Brazil's currency, the Real slid past three to the dollar (3.01) for the first time in 10 years on Thursday, in the latest sign of weakness of Latin America's largest economy.
Recent days have seen the Real come close to breaching the mark with Wednesday bringing a close of 2.98 amid the ongoing political fallout of a spiraling corruption scandal at state-owned oil firm Petrobras and a rebellious congress.
The Real has shed around one-third of its value against the US currency over the past two years as Brazil's economy has slumped. Now it is back almost to where it stood in August 2004, when a dollar fetched 3.0146 Reais.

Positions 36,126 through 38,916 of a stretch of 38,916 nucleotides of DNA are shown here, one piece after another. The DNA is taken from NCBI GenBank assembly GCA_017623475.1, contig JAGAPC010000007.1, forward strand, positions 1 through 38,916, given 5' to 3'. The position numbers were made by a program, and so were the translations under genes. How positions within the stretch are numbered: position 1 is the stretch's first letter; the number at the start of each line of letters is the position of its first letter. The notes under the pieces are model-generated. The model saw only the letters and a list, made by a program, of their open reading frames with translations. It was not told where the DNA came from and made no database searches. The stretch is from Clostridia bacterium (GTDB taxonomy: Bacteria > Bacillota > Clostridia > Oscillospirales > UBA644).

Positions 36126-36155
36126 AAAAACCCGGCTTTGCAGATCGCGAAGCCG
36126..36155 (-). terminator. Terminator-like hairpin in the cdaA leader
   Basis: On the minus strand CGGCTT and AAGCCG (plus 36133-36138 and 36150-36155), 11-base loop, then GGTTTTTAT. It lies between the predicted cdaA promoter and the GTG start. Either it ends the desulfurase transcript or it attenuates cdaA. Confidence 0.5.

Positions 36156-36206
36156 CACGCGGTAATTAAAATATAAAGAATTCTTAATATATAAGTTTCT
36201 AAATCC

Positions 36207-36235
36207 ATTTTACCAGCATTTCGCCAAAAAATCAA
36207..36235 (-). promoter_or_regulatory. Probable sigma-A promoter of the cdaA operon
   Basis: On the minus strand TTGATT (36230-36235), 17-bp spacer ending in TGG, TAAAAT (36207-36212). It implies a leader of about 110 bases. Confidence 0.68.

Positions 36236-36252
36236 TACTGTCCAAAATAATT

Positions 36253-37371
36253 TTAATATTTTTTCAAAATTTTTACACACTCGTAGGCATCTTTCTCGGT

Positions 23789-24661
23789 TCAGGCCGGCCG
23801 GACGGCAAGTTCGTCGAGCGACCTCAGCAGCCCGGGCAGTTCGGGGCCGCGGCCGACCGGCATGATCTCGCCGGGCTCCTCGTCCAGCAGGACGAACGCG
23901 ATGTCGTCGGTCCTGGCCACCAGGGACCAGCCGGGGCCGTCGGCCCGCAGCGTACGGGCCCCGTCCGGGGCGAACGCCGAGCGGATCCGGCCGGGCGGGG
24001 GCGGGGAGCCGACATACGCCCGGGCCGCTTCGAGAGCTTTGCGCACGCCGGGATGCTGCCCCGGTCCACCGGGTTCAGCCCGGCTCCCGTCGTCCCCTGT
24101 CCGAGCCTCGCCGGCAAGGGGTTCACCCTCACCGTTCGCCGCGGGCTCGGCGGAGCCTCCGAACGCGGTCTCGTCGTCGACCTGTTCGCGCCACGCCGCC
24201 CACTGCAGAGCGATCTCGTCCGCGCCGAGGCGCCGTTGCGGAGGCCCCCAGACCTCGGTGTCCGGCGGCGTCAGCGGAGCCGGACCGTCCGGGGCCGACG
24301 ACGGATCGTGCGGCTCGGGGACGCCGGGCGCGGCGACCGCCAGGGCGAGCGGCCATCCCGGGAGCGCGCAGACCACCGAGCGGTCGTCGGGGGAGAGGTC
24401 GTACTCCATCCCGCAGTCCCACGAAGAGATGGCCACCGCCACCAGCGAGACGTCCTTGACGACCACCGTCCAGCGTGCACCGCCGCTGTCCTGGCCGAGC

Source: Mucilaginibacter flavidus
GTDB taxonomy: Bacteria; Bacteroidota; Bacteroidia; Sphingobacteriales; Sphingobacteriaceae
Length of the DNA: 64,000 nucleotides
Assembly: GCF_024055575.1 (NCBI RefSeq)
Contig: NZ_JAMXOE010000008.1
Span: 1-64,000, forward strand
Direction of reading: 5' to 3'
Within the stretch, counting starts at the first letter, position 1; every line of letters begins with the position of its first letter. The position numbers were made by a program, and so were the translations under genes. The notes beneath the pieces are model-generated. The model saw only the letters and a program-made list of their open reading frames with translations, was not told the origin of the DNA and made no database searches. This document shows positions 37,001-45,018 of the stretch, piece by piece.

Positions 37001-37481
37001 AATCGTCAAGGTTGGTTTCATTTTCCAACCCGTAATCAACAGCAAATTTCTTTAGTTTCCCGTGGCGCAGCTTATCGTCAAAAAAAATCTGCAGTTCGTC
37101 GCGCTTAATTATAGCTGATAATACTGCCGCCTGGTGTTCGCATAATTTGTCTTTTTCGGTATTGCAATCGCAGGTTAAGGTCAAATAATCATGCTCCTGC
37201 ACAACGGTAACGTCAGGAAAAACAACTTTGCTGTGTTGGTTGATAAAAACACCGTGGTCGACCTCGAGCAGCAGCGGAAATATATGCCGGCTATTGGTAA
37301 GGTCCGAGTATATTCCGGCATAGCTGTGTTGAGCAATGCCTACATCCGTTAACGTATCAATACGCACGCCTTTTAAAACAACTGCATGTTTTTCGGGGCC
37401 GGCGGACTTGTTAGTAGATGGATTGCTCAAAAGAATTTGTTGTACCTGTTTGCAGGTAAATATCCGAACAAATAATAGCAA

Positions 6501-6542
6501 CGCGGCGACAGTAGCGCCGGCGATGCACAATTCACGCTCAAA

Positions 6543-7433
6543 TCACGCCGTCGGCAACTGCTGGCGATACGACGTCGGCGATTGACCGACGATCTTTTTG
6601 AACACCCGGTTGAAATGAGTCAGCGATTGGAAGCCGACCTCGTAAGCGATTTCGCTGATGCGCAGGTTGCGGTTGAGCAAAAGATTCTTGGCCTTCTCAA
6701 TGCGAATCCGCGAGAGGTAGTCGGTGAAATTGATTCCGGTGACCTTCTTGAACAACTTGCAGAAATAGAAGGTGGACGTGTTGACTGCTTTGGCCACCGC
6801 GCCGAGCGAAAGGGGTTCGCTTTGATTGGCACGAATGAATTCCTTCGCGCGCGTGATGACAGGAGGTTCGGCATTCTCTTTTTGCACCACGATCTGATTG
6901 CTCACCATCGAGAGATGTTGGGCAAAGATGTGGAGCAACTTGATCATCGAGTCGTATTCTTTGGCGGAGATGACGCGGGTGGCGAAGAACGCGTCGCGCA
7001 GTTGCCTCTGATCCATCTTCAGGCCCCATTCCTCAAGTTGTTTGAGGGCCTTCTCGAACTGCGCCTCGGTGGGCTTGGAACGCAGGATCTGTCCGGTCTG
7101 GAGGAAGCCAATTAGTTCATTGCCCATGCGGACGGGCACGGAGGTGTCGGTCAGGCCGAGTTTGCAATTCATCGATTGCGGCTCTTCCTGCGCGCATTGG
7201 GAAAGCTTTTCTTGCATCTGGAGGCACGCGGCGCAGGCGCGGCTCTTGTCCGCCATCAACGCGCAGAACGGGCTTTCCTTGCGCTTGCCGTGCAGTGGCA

There has been concern for some time. There are a range of factors which justify going through the three Reais barrier said Alex Agostini of Austin Rating, who cited high interest rates, inflationary pressures, tardy but needed fiscal reform and the Petrobras affair, which involved around 4 billion dollars in kickbacks being distributed among politicians and businessmen in inflated contracts between 2004 and 2012.
The central bank on Wednesday hiked rates by a half-point to 12.75%, in a bid to keep rising prices in check.
The Petrobras scandal has meanwhile added to the climate of political turmoil as the government seeks to return the country to a path of growth following four years of slowdown.
In effect the ruling alliance of president Dilma Rousseff has rebelled and this week lawmakers throughout a decree which increased taxes on payrolls. Rousseff called for an urgent meeting with coalition leaders while former president Lula da Silva continues in low key negotiations to try and find a way out to the situation.